= perfect negative (inverse) correlation
ρij = 0.0
= zero correlation
Covariance:
Given the significant amount of correlation among security returns, we must measure the
actual amount of comovement and incorporate it into any measure of portfolio risk, because
such comovements affect the portfolio's variance (or standard deviation). The Covariance
measure does this.
The covariance is an absolute measure of the degree of association between the returns for a
pair of securities. Covariance is defined as the extent to which two random variables covary
(move together) over time. As is true throughout our discussion, the variables in question
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Investment Analysis & Portfolio Management (FIN630)
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are the returns (TRs) on two securities. As in the case of the correlation coefficient, the
covariance can be:
1. Positive, indicating that the returns on the two securities tend to move in the same
direction at the same time; when one increases (decreases), the other tends to do the
same. When the covariance is positive, the correlation coefficient will also be
positive.
2. Negative, indicating that the returns on the two securities tend to move inversely;
when one increases (decreases), the other tends to decrease (increase), When the
covariance is negative, the correlation coefficient will also be negative.
3. Zero, indicating that the returns on two securities are independent and have no
tendency to move in the same or opposite directions together.
The formula for calculating covariance on an expected basis is;
m
σAB = [RA,i ­ E ( RA)] [RB,i ­ E(RB)] pri
i=1
Where;
σAB
= the covariance between securities A and B
RA
= one possible return on 'security A
E ( RA) = the expected value of the return on security A ,
m
= the number of likely outcomes for a security for the period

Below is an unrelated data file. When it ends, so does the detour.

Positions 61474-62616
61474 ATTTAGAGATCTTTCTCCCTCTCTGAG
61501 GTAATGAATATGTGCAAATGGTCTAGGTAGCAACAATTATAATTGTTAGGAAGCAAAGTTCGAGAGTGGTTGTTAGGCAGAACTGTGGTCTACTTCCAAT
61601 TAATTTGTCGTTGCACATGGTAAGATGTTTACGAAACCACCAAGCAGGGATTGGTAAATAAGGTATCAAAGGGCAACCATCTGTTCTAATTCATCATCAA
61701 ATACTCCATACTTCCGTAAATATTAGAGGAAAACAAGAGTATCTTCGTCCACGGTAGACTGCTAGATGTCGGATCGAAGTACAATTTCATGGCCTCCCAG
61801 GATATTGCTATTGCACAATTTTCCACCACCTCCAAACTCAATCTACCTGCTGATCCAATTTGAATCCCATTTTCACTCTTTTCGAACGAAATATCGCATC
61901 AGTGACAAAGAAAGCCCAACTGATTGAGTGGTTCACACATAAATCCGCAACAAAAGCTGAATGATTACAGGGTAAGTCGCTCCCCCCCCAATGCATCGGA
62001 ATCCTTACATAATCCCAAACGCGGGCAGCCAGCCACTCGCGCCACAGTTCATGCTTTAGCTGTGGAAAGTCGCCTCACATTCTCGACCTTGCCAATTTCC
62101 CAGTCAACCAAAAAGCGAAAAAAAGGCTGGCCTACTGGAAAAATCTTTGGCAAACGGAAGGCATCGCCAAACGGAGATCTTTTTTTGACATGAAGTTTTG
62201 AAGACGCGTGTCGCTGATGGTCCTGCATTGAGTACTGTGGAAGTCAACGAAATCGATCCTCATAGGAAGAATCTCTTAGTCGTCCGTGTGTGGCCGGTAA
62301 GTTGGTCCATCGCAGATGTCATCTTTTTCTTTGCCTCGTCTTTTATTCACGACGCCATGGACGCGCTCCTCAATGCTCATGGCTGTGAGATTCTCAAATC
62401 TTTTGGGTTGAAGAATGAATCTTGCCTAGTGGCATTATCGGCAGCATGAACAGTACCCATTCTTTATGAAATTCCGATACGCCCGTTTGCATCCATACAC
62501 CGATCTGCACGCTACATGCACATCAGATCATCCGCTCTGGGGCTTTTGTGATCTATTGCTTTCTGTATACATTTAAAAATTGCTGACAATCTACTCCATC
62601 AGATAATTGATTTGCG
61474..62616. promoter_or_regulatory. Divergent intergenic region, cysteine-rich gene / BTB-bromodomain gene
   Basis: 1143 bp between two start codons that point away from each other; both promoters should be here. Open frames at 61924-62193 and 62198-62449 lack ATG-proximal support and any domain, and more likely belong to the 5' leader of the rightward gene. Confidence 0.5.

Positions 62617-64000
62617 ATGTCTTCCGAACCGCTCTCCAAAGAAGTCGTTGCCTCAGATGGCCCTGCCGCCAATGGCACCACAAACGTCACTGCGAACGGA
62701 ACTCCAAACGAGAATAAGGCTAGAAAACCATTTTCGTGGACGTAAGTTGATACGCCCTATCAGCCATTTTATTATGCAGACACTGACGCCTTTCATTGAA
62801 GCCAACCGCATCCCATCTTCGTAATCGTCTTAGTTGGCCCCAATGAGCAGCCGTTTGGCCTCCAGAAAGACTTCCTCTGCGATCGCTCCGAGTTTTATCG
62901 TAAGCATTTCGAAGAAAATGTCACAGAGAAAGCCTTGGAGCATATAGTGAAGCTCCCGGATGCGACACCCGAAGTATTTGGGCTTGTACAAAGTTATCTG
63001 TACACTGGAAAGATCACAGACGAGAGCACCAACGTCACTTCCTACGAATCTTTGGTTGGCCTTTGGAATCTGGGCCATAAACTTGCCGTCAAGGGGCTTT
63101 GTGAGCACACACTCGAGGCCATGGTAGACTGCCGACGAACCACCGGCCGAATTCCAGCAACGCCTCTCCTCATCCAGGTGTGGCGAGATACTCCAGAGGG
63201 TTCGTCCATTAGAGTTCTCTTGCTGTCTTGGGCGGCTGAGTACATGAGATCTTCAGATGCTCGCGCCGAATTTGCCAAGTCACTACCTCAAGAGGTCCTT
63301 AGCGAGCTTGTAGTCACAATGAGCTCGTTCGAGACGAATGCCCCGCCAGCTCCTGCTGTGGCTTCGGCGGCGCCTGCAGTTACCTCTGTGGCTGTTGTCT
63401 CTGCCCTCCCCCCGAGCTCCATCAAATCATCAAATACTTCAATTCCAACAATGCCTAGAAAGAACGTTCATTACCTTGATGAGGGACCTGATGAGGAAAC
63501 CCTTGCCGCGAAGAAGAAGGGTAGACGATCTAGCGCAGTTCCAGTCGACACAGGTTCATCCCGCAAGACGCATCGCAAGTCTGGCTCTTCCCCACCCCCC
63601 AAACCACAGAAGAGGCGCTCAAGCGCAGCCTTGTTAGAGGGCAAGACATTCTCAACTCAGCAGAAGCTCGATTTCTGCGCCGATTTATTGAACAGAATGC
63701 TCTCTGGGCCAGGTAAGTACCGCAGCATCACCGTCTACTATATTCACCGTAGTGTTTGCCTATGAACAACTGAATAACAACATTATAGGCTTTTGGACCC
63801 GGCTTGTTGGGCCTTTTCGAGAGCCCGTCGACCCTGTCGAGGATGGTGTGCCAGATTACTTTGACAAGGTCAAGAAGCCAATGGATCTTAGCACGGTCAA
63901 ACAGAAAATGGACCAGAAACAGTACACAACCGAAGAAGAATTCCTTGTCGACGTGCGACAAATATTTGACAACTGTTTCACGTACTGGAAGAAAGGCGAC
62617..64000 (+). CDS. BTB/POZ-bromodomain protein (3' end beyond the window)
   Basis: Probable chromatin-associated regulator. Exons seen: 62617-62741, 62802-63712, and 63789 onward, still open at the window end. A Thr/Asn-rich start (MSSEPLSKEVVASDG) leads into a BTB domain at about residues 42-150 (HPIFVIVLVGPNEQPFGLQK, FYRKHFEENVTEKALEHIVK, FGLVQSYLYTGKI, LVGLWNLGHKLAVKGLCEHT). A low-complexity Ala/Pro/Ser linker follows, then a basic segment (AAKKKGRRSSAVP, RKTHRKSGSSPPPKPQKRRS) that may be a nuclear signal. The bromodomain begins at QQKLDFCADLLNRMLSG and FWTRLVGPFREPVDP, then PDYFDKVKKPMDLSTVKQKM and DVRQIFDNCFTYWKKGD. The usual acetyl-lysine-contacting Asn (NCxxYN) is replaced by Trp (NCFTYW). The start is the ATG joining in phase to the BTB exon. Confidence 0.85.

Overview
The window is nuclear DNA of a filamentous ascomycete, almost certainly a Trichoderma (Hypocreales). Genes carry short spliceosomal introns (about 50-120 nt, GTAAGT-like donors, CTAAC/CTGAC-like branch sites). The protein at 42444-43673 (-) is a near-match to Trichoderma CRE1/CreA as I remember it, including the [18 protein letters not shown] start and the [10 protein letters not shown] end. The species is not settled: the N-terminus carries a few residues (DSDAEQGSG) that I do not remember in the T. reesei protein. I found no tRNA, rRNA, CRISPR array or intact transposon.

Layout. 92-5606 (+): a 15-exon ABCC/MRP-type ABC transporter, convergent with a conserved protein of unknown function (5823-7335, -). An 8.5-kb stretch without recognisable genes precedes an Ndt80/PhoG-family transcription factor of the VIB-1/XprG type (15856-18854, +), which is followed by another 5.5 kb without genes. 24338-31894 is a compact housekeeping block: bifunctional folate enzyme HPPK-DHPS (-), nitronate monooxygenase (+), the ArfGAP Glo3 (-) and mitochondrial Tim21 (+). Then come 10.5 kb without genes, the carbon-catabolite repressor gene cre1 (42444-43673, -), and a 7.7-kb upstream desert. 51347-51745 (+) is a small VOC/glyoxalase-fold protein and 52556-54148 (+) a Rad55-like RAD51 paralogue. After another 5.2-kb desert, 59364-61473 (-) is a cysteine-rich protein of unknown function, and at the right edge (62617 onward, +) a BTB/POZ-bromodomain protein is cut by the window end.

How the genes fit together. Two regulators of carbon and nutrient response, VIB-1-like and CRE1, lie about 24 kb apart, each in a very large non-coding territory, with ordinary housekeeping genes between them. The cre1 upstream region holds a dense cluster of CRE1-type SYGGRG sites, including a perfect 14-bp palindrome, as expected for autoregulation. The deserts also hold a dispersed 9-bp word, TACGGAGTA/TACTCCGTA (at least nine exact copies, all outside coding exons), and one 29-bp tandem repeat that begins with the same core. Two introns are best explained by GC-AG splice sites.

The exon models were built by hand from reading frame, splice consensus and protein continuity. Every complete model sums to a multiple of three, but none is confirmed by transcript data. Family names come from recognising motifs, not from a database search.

Covariance is the expected value of the product of deviations from the mean. The size of the
covariance measure depends upon the units of the variables involved and usually changes
when these units are changed. Therefore, the, covariance primarily provides information
about whether the association between variables is positive, negative, or zero because
simply observing the number itself is not very useful.
Relating the Correlation Coefficient and the Covariance:
The covariance and the correlation coefficient can be related in the following manner:
ρAB = σ AB / σA σB
This equation shows that the correlation coefficient is simply the covariance standardized
by dividing by the product of the two standard deviations of returns.
Given this definition of the correlation coefficient, the covariance can be written as;
σ AB = ρAB σA σB
Therefore, knowing the correlation coefficient, we can calculate the covariance because the
standard deviations of the assets rates of return will already be available. Knowing the
covariance, we can easily calculate the correlation coefficient.
Calculating Portfolio Risk:
Co variances account for the comovements in security returns; we are ready to calculate
portfolio risk. First, we will consider the simplest possible case, two securities, in order to
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Investment Analysis & Portfolio Management (FIN630)
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see what is happening in the portfolio risk equation. We will then consider the case of many
securities, where the calculations soon become too large and complex lo analyze with any
means other than a computer.
THE n-SECURITY CASE:
The two-security case can be generalized to the n-security case. Portfolio risk can be
reduced by combining assets with less than perfect positive correlation. Furthermore, the
smaller the positive correlation, the better.
Portfolio risk is a function of each individual security's risk and the covariances between the
returns on the individual securities. Stated in terms of variances portfolio risk is;
n
n
n
σ2p = wi2 σi2 + ∑ ∑ wi wj σij
i=1
i=1 j=1
ij
Where
σ2p
= the variance of the return on the portfolio
σi2
= the variance of return for security
σij
= the covariance between the returns for securities i and j
.
wi
= the portfolio weights or percentage of investable funds invested in security i
n
n
∑ ∑
together (i.e., all possible pairs of values for i and j)
i =1 j =1
It states exactly the same messages for the two-stock portfolio. This message is portfolio
risk is a function of;
·
The weighted risk of each individual security (as measured by its variance)
·
The weighted covariance among all pairs of securities
Note that three variables actually determine portfolio risk: variances, covariances, and
weights.
Simplifying the Markowitz Calculations:
In the case of two securities, there are, two covariances, and we multiply the weighted